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TRIM: 8.5” x 11”
Professor and Director
Jack H. Skirball Center for Chemical Biology and Proteomics
Howard Hughes Medical Institute Investigator
Arthur and Julie Woodrow Chair
The Problem
Plants use a remarkable diversity of capabilities to respond to their
environment—they can sense light, water, chemicals and even
wind flows, and in turn, speak with other plants and organisms in
their environment using the language of chemistry. Over millions
of years, plants evolved to harness the energy of the sun, survive
in a myriad of challenging environments, absorb carbon dioxide
(which most other organisms find toxic) and gather nutrients from
decaying life in the soil, all while firmly planted in the ground.
But farmers want to further improve how plants grow, fight off
pests, generate natural medicines and produce healthy food
crops. To improve plants’ health and yield in globally sustainable
ways, scientists first need to understand how plants have already
optimized their biology through the process of evolution over
nearly 500 million years.
The Approach
Joseph Noel studies the structure and chemistry of compounds
produced by plants as well as how plants have evolved unique
ways to make their own specialized products adapted to nearly
every ecosystem on Earth. He uses biological assays to test how
a plant’s behavior is altered by genetic changes. He also employs
chemistry techniques to replicate a plant’s production pathways
in the lab. The knowledge he uncovers holds clues as to how to
improve plants’ chemical reactions or even apply them to animal
cells. For example, Noel has pieced together each step required
for a plant cell to produce fatty acids. These fatty acids make up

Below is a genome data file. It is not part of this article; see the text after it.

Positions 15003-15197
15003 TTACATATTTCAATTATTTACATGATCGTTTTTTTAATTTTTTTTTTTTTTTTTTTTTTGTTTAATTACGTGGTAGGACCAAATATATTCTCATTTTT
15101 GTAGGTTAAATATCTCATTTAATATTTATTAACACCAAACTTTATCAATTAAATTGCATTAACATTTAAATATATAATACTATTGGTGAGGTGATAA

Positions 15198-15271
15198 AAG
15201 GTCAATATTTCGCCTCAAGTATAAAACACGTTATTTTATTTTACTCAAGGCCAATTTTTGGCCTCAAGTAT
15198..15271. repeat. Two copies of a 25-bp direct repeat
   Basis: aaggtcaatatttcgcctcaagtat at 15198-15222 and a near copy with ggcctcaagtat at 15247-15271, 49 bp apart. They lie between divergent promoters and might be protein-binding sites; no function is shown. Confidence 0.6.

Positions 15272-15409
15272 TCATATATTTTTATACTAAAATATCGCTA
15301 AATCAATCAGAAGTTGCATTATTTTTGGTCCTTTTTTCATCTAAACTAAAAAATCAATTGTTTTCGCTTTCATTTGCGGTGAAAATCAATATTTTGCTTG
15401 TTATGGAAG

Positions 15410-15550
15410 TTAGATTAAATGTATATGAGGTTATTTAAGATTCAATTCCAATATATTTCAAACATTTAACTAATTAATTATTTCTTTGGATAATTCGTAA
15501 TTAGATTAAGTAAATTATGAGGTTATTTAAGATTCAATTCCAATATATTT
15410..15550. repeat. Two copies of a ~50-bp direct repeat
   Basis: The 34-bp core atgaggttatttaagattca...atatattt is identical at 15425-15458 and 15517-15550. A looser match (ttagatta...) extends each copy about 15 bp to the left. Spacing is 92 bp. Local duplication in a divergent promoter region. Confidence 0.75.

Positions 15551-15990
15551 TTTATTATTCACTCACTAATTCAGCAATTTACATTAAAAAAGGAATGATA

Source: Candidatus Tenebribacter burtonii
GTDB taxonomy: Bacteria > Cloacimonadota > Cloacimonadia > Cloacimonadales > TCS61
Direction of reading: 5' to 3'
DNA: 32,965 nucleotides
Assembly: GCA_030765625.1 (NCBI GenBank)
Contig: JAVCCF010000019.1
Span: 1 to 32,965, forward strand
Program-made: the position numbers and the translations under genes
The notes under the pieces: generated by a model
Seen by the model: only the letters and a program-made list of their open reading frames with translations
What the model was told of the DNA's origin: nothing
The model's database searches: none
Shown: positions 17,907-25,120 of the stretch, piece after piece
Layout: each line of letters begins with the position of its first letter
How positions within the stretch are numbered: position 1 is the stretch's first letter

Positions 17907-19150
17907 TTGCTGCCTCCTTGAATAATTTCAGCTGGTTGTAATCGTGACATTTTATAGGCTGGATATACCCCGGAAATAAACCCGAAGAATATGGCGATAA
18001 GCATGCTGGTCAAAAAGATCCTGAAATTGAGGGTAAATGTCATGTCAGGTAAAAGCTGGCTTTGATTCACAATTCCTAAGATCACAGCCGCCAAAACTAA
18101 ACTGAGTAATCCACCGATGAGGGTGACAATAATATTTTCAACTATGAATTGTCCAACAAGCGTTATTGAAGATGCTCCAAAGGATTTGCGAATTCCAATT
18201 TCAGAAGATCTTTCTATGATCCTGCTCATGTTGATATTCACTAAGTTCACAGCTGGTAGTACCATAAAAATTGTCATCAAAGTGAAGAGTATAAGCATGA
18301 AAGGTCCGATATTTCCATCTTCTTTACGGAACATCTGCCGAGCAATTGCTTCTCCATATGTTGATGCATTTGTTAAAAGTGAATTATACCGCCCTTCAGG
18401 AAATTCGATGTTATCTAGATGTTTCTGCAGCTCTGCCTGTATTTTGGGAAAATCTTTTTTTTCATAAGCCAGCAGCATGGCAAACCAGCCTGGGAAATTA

the membranes of plant cells, provide plant seeds with oils, satisfy
humans with healthy fats and even offer a green and sustainable
energy source. Learning how plants produce them—and how to
improve these chemical reactions—could give manufacturers a
new source of natural oil.
The Innovations and Discoveries
• Using tricks he learned from plant biology and biochemistry,
Noel engineered the enzyme plants use to make the antiaging compound resveratrol, commonly found in red wine. He
produced it in many other plants to arm them in their constant
battle against environmental pathogens while offering potential
benefits to humans as well.
• Noel was part of a group of scientists that explained how
karrakins—chemicals released by plants when they are burned
up—stimulate the growth of long-buried seeds to regenerate
forests. The finding helps researchers understand the cycle of
regrowth and renewal that happens after forest fires.
• His lab also was instrumental in the discovery of a protein,
called VAS1, which coordinates different metabolic pathways
in plants to make sure their parts grow at the appropriate
time when light levels change. The work has paved the way
to intelligently engineer a new generation of plants using
completely natural genetic and biochemical programs for
the benefit of humans. The findings also reveal how other
organisms—including humans—coordinate all of the thousands
of chemical reactions needed to survive and prosper.
For more information, please visit:
Biophotonics, Cancer, Neurobiology,
Neurological Disease, Stroke
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3/22/17 11:07 AM